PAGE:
For pianist, music makes special events even more so

Words alone aren't enough, pianist opines

Contributing Culture ColumnistJuly 14, 2013 

Usually, the highlight of every June for me is holding forth at the piano during University of Kentucky Opera Theatre's spectacular pops concert, "It's a Grand Night for Singing."

This year, however, that excitement was eclipsed by the opportunities to perform for 50th anniversary commemorations of two historic events: the June 11, 1963, desegregation of the University of Alabama, when President John F. Kennedy federalized the Alabama National Guard to stop Gov. George Wallace from blocking two black students from entering the school, and Kennedy's visit to his family's ancestral home in New Ross, Ireland, the country's first visit by a sitting U.S. president.

As the thrill and honor of providing music for both occasions sinks in, I have been reflecting on the importance of celebrating historic events and the vital role music plays in making these ceremonies meaningful.

Both opportunities came my way because of my long-time mentor and colleague Everett McCorvey, director of UK Opera and The American Spiritual Ensemble. We have made a lot of wonderful music together over the years with both organizations, and our professional association has been the most important and fruitful relationship of my career.

Having obtained all three of his degrees from the University of Alabama, Everett was a natural choice as the singer for Through the Doors, an event 50 years to the day after the university was desegregated. Our musical numbers, interspersed throughout the speeches, underscored the meaning of the event with an emotive impact that talking alone could never convey. We offered a wide selection of material — a patriotic song, two spirituals, an inspirational show tune and the Alabama Alma Mater, which I learned for the occasion. We heard comment after comment about how this spiritual had made people cry or that anthem had given them goose bumps. It was even meaningful to some that I had played the Alma Mater from memory — you never know how or when you are going to touch someone with any given moment in a performance.

Everett chronicled his experience of this event for the Herald-Leader a few weeks ago. He wrote about being a black boy in Montgomery during the civil rights era and watching with fear, then gradually feeling empowerment as the struggle for racial equality advanced.

In the context of a life, 50 years seems like such a long time and such a short time at once. To stand with Everett as a black man and a white man who are friends and equals in front of the doors Wallace tried to block moved me deeply.

It was a moment of moral truth I will never forget.

Not even a week later, I was on a plane to Ireland in the company of four soloists from The American Spiritual Ensemble to perform several preliminary concerts before Everett came to join us June 22 for the gigantic, internationally televised event, The Homecoming, honoring the legacy of JFK 50 years after his epochal visit to the land of his fathers. That was just a week after his famous speech responding to the Alabama desegregation in which he upheld that civil rights were a moral issue.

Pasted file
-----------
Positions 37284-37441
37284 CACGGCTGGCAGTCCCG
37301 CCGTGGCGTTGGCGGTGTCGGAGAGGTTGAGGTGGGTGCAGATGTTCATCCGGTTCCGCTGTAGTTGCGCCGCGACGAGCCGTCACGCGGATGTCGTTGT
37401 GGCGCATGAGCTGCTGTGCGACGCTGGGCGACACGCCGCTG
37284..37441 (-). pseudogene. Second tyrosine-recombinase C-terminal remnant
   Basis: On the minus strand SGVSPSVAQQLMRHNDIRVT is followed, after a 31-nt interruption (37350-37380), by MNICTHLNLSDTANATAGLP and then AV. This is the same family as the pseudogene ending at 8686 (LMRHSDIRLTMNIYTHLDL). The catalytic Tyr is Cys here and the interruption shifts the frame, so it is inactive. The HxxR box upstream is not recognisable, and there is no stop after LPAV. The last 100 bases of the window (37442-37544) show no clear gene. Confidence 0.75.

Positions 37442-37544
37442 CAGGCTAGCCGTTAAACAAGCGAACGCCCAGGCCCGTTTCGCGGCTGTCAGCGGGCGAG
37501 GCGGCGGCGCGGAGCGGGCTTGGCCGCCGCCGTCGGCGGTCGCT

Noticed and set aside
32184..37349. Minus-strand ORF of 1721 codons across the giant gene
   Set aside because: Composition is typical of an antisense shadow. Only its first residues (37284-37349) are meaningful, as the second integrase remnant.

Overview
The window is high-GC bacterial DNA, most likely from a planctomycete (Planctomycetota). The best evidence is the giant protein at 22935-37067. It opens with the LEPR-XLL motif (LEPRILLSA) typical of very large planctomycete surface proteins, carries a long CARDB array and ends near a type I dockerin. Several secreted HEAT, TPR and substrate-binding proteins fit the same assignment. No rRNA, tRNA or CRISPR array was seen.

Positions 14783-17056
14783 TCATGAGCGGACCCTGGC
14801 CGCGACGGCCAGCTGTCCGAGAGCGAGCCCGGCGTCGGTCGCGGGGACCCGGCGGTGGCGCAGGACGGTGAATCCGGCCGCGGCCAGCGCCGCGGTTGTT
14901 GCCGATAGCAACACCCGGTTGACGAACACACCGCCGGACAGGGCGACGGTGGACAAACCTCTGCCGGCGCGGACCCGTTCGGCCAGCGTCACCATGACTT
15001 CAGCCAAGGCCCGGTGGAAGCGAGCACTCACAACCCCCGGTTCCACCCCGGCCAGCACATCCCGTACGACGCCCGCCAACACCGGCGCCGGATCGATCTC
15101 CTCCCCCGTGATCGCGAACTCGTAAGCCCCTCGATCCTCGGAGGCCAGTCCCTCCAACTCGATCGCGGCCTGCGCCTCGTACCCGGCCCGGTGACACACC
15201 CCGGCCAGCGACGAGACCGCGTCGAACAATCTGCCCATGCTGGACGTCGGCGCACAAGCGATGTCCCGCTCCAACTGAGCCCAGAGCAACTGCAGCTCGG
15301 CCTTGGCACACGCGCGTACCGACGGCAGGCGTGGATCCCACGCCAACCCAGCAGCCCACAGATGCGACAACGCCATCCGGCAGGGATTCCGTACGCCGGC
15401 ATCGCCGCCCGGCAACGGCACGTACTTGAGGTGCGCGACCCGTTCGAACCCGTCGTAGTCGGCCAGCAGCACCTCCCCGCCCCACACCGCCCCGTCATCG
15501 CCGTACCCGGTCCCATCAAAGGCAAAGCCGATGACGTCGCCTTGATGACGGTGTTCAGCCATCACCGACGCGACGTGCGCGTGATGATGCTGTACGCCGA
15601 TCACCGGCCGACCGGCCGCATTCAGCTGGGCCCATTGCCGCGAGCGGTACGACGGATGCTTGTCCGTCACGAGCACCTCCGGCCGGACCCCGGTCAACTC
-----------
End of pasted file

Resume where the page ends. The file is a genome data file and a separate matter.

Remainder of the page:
His message resonated profoundly with the Irish, who have known their share of oppression.

First, we traded sets of traditional Irish church songs and Negro spirituals in a concert with a parish choir in Dunboyne. Later, we performed on two of Ireland's most prominent radio programs, one of them a talk show in which soprano Karen Slack and I got to demystify the Irish public on racial stereotypes in the music profession.

On the night before the main event, the New Ross town council threw a lavish banquet, attended by a large representation of the Kennedy clan. After numerous speeches we began our concert at 12:30 a.m. I played a couple of selections with Irish tenor Ronan Tynan, then the Spiritual Ensemble soloists performed a half-hour set of spirituals, opera arias, show tunes and my own piano medley of Stephen Foster songs for good measure. We closed the show with Tynan leading us in Leonard Cohen's Hallelujah.

I had narrated the program to emphasize how all music touches us universally because it addresses the human condition, and boy, did it ever. We had stoic Irish lads weeping when our bass Kevin Thompson sang Ol' Man River. We stayed up until dawn talking, laughing and sharing with people who did not want the evening to end.

The big event at Quayside Park, attended by 10,000, was one of the most glorious experiences of my life. For our part in the program, we performed a couple of spirituals, then Everett led the audience in the civil rights hymn Oh Freedom, which had the Kennedys dancing in the front row. Later, the entire clan greeted us personally, thanking us for our music. What they could not know is how deeply honored we were to give back to the Kennedy family a small measure of all they have meant to our nation.

I know we will never forget the program's end, singing Amazing Grace with Judy Collins while fighter jets flew in formation overhead. We got to fly home on the chartered plane with several of the Kennedys, and Karen Slack gave them one last thrill by singing America the Beautiful as the plane touched down on U.S. soil.

Music ennobles special events to a degree that it would be unthinkable not to include it. It touches our hearts on commemorative occasions with a spiritual force that words alone cannot engender. I feel so blessed that by virtue of my professional associations, I should be the pianist out of the many thousands in the world to contribute to these occasions and bear witness to these historic remembrances of the struggle for human freedom and dignity worldwide.

Tedrin Blair Lindsay is a musician, theater artist and lecturer at the University of Kentucky.

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